- President Donald Trump talked about the economic impact of the his tariffs on steel, aluminium, and Chinese products during a rare press conference on Wednesday.
- “And it’s had no impact on our … economy, which I said it wouldn’t,” Trump said.
- This claim is contradicted by numerous US businesses that are complaining of increased costs due to the tariffs.
President Donald Trump on Wednesday claimed the trade conflict with China has not had any effect on the US economy, despite American businesses warning about pain caused from the tariffs.
At a press conference in New York City following meetings at the United Nations, Trump said tariffs on steel, aluminium, and Chinese products are not hurting the US.
“A lot of money is coming into our coffers,” Trump said of the new tariffs. “And it’s had no impact on our – absolutely, by the way – no impact on our economy which I said it wouldn’t.”
While macroeconomic data such as inflation and GDP growth has remained strong since the start of trade threats, Trump’s claims fly in the face of anecdotal stories from US businesses around the country.
For instance, Ford announced on Wednesday that the steel tariffs have cost the company $US1 billion. Other smaller businesses have been forced to lay off employees or delay investment plans due to increased costs from the tariffs.
As an example of the benefits of the tariffs, Trump pointed to the American steel industry and said the sector is being “rebuilt overnight.”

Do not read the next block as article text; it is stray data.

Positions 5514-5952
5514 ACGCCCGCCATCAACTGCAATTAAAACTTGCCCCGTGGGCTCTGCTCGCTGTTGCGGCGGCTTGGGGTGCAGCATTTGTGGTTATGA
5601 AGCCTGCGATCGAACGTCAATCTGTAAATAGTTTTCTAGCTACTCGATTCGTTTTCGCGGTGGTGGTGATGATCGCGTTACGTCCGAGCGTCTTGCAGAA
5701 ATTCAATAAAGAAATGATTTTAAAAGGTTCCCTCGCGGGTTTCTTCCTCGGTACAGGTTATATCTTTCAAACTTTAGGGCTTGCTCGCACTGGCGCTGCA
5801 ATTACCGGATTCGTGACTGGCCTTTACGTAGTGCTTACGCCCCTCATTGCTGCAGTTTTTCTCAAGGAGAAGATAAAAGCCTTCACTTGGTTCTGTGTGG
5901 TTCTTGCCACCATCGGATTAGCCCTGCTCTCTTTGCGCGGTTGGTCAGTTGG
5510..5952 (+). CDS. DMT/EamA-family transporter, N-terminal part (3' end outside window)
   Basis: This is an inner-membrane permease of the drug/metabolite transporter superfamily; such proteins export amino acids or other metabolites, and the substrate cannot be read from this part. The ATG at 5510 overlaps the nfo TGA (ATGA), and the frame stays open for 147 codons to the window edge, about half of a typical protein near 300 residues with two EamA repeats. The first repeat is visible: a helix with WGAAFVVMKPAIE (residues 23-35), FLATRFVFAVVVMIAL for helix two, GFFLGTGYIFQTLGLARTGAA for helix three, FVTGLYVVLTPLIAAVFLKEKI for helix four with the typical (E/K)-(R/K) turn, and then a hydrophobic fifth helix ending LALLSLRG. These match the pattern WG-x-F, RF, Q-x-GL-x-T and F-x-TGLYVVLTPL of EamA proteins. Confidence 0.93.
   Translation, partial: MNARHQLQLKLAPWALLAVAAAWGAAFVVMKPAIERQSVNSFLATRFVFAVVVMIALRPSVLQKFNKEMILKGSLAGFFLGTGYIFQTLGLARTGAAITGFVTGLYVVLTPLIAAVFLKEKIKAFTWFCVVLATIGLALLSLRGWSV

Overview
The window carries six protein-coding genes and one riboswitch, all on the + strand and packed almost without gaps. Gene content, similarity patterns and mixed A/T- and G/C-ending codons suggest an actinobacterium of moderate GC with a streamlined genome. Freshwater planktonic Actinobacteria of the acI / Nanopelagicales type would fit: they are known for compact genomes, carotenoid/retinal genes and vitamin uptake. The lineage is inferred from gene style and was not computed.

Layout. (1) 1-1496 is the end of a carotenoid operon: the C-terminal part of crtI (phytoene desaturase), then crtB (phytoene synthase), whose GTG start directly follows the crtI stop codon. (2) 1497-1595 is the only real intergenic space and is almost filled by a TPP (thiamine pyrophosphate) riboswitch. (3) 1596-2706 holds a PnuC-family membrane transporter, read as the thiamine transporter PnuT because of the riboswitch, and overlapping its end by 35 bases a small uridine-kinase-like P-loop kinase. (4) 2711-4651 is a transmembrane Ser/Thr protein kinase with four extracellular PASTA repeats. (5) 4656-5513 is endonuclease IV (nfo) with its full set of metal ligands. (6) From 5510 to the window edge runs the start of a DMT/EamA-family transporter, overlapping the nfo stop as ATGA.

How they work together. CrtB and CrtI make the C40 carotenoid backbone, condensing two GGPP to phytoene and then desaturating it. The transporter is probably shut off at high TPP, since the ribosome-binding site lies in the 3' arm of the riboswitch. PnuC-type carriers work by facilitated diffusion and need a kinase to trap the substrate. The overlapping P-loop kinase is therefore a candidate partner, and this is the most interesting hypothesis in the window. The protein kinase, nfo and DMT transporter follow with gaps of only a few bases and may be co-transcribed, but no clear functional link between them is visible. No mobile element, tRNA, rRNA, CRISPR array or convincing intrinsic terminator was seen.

“In fact steel is like the hottest industry there is, if you look at what happened in steel we’re charging 25% tariffs on steel,” Trump said.
The president also claimed that US Steel is opening up at least eight plants in the wake of the tariffs and Nucor is also opening up plants. While Nucor is opening two smaller mills, US Steel is not planning on opening any plants – rather, it plans to invest more in their current operations.
In addition to the tariff concerns, Trump also hit on a series of other trade issues during the press conference:
- Trump touted the agreement between the US and Japan to start negotiations on a free trade agreement between the two countries. The president said Japanese President Shinzo Abe agreed to but more American natural gas and military equipment.
- Trump also touted the revised free trade agreement with South Korea. “Means a lot of business for our farmers, we’re opening up for our farmers, opening up for a lot of different groups,” Trump said. “We’re going to be able to sell much more than double the number of automobiles that we were allowed under a deal that was totally defective that was there before.”
- Trump warned that Canada needs to come to the table to revise the North American Free Trade Agreement, or NAFTA, and complained about the country’s dairy tariffs.
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